An unwelcome trend: Movies with epic running times

Want to see a movie this week? Well, I hope you have a lot of free time.

You plan on catching "The Hobbit: An Unexpected Journey"? Set aside 169 minutes — yes, two hours and 49 minutes. Hoping to catch "Django Unchained"? You'll be in the theater for almost the same amount of time — just four minutes less.

Or maybe you'll aim for "Les Miserables," at 157 minutes (two hours and 37 minutes) or "Lincoln" at 150 minutes.

Have these filmmakers never heard of a little something called an editor?

This trend, alas, seems to be getting stronger rather than weaker. Even summer popcorn flicks have started clocking in at punishing lengths. This past summer saw "The Dark Knight Rises" at 165 minutes, "The Avengers" at 143, and "The Hunger Games" at 142.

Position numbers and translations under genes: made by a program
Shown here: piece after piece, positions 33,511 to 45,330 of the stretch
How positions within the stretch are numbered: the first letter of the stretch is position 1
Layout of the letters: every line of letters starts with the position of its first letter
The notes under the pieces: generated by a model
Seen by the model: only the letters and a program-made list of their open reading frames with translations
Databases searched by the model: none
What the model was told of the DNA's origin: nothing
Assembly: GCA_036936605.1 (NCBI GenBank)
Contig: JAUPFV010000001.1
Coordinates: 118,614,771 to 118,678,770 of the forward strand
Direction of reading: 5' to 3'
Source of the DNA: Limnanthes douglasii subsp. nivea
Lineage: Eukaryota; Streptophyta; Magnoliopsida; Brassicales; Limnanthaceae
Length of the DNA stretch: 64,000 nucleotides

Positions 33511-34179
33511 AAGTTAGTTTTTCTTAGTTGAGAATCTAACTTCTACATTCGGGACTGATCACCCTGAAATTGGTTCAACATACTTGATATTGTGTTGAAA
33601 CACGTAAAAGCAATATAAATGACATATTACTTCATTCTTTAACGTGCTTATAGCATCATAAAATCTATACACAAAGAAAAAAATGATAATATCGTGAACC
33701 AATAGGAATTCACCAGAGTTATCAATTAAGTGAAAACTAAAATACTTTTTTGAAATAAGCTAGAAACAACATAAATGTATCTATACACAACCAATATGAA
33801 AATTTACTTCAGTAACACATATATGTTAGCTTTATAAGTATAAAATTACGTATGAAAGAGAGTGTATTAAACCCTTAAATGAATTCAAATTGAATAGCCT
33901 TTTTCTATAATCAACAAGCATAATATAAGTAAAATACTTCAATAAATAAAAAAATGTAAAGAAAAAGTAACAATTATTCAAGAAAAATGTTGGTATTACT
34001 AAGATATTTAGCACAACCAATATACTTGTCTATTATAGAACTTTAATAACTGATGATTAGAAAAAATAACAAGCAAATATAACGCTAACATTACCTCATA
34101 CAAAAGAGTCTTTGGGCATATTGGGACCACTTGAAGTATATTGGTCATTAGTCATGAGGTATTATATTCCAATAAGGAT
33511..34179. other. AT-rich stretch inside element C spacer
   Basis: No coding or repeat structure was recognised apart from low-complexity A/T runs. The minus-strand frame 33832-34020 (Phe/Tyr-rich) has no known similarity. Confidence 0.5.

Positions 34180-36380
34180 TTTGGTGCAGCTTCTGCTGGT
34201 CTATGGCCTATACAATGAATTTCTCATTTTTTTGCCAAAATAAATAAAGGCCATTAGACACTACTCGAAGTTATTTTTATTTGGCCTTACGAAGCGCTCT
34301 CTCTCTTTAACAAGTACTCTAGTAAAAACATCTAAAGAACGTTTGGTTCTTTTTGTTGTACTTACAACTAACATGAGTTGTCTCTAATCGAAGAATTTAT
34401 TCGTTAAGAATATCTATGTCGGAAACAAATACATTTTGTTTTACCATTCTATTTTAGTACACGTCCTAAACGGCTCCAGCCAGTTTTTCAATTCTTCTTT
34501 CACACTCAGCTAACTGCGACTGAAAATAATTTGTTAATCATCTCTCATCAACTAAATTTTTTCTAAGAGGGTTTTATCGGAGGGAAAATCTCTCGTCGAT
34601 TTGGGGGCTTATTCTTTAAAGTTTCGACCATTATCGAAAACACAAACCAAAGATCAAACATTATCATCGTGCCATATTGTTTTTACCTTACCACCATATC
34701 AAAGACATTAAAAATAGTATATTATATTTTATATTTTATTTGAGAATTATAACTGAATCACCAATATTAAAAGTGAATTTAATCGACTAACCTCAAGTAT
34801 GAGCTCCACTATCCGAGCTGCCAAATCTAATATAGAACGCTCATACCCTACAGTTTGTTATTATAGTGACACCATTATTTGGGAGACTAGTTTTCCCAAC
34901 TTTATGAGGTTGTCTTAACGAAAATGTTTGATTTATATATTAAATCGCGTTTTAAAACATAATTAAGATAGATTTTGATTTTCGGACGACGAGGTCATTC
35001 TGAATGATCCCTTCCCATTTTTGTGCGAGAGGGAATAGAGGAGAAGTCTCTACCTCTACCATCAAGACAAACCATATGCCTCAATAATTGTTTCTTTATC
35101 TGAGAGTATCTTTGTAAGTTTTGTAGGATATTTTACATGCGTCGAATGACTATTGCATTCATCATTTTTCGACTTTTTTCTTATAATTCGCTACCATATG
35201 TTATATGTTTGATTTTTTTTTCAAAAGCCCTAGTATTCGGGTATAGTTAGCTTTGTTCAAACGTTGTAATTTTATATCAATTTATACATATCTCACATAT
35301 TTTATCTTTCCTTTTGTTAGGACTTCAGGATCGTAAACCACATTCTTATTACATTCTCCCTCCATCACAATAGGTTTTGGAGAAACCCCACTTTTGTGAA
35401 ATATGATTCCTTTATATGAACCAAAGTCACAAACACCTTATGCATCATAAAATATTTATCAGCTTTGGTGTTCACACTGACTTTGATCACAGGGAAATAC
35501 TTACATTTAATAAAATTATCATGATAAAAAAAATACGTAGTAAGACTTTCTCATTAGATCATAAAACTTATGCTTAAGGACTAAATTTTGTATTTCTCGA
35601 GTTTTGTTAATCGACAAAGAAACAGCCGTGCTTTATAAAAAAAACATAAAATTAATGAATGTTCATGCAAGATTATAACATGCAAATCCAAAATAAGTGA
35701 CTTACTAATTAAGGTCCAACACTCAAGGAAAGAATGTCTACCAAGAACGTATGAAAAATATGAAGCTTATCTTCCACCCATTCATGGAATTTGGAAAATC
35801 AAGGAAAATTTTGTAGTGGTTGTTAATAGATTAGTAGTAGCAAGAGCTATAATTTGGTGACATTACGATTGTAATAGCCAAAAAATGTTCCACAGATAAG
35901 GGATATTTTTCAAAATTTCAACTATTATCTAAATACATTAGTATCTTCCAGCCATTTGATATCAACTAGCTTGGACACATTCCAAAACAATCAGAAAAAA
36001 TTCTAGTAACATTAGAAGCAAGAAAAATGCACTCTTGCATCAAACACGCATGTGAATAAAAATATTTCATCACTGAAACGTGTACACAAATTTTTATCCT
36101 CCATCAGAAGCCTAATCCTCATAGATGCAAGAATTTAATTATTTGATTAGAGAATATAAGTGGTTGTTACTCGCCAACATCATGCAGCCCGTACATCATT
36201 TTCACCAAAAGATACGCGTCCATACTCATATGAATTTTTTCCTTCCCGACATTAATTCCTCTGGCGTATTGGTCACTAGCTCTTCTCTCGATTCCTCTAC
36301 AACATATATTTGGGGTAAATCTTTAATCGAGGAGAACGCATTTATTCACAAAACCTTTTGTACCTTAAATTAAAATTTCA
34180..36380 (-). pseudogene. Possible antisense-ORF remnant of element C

Now, granted, some movies deserve a long running time. You could argue that "Lincoln" is one of those. But "The Hobbit"? Easily cuttable. And it's only the first in a trilogy — I dread to think how long parts two and three will be.

Some directors, like Peter Jackson, are repeat offenders. Yes, even good directors. Christopher Nolan's "Dark Knight" trilogy and "Inception" could have all benefited from a good trim.
I think that, as a given director gains more control over his work, he tends not to want to cut anything from his movie. You know: every second is a gem!

I'm sure some viewers like long films because they are, in a way, getting more for their money. But I prefer a sharply paced piece any day. Yes, an epic story still deserves an epic running time, but those kind of tales are few and far between. For most stories, two hours is plenty.

Whatever happened to the showbiz axiom of "Leave 'em wanting more"?

What do you think of movies with long running times?

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